Aged individuals exhibit increased susceptibility to infection and respond poorly to vaccination. This is due to defects in the immune system that accumulate with age. One defect is the decline in lymphopoiesis with increased age, which results in fewer naive B cells and T cells available to respond to new infections. Aged humans, mice, and rabbits have decreased B lymphopoiesis. In rabbits the loss of B cell development occurs by 2 months of age, and correlates with increased adipose tissue in the bone marrow. Aged humans accumulate adipose tissue in the bone marrow, making rabbit a good in vivo model to study the changes that occur in the bone marrow with age. We also discovered that adipocyte-derived factors inhibit human, mouse, and rabbit B lymphopoiesis in vitro. Although the mechanism by which adipocyte-derived factors inhibit B lymphopoiesis is unknown, by using in vitro co-cultures to study the impact of adipocyte-derived soluble factors on B cell development, we have preliminary data suggesting that adipocyte-derived soluble factors promote the accumulation of CD11b+ Gr1+ suppressor cells, which then inhibit B cell development. These CD11b+ Gr1+ suppressor cells resemble myeloid-derived suppressor cells (MDSCs). Because there is little to no data supporting the idea that MDSCs affect B lineage cells, we will determine if suppressor cells generated by treatment with adipocyte-derived soluble factors are classical MDSCs that are known to suppress T cells. Further, we will determine the mechanism by which CD11b+ Gr1+ suppressor cells inhibit B cell development. We will also elucidate the mechanism by which these MDSC-like cells develop, and determine if depletion of MDSCs can restore B lymphopoiesis in the bone marrow of rabbits that no longer generate new B cells. These studies will provide valuable information on the impact of increased adipose tissue on hematopoiesis in aged individuals. Uncovering the mechanisms by which adipocytes lead to the decline of B cell development will lead to therapies aimed at restoring B lymphopoiesis in aged individuals.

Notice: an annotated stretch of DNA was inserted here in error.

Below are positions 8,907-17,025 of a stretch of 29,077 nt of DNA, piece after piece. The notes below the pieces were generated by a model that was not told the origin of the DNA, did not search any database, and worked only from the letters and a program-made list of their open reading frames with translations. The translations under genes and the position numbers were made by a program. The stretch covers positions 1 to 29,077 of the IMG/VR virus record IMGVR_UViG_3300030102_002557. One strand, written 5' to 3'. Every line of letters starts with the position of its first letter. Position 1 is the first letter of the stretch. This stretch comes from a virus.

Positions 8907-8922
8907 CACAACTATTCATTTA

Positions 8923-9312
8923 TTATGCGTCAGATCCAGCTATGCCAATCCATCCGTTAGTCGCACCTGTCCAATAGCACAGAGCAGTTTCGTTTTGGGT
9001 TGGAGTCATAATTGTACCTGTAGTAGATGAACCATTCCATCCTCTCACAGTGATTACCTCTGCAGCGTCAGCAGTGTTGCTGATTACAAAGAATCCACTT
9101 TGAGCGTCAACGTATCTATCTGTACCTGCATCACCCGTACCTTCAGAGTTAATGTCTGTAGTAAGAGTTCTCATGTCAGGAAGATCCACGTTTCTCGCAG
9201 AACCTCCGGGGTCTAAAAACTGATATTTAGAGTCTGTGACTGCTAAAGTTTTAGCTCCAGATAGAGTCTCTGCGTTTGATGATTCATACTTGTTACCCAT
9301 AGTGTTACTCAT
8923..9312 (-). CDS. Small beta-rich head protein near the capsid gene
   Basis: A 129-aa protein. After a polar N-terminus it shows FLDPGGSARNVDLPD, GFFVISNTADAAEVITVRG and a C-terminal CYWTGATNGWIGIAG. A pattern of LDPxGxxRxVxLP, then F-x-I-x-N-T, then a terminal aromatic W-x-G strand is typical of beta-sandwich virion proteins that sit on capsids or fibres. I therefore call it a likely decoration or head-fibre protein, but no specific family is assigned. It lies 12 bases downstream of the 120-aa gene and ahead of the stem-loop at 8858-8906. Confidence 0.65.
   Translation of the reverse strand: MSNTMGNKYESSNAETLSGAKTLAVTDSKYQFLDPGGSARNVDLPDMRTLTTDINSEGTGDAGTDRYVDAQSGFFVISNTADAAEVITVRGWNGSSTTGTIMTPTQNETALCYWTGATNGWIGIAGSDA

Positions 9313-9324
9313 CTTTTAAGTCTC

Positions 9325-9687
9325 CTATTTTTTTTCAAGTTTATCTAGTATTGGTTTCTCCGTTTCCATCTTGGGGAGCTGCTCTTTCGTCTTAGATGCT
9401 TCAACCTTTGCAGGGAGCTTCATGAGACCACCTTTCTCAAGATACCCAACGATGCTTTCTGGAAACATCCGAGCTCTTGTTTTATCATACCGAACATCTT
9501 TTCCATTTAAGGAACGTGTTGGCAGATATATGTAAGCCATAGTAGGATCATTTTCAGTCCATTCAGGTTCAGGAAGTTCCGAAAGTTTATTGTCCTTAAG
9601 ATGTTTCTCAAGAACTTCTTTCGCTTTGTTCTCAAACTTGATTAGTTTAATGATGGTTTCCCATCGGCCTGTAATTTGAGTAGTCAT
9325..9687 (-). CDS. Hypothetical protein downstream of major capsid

Aged individuals have increased adipose tissue present in the bone marrow and exhibit a decline in B lymphopoiesis. We have shown that adipocyte-derived factors promote the accumulation of myeloid-derived suppressor cells (MDSCs) that have the potential to inhibit B lymphopoiesis in vitro. Our goal is to determine the mechanisms by which adipocyte-derived factors generate MDSCs and by which MDSCs suppress B cell development.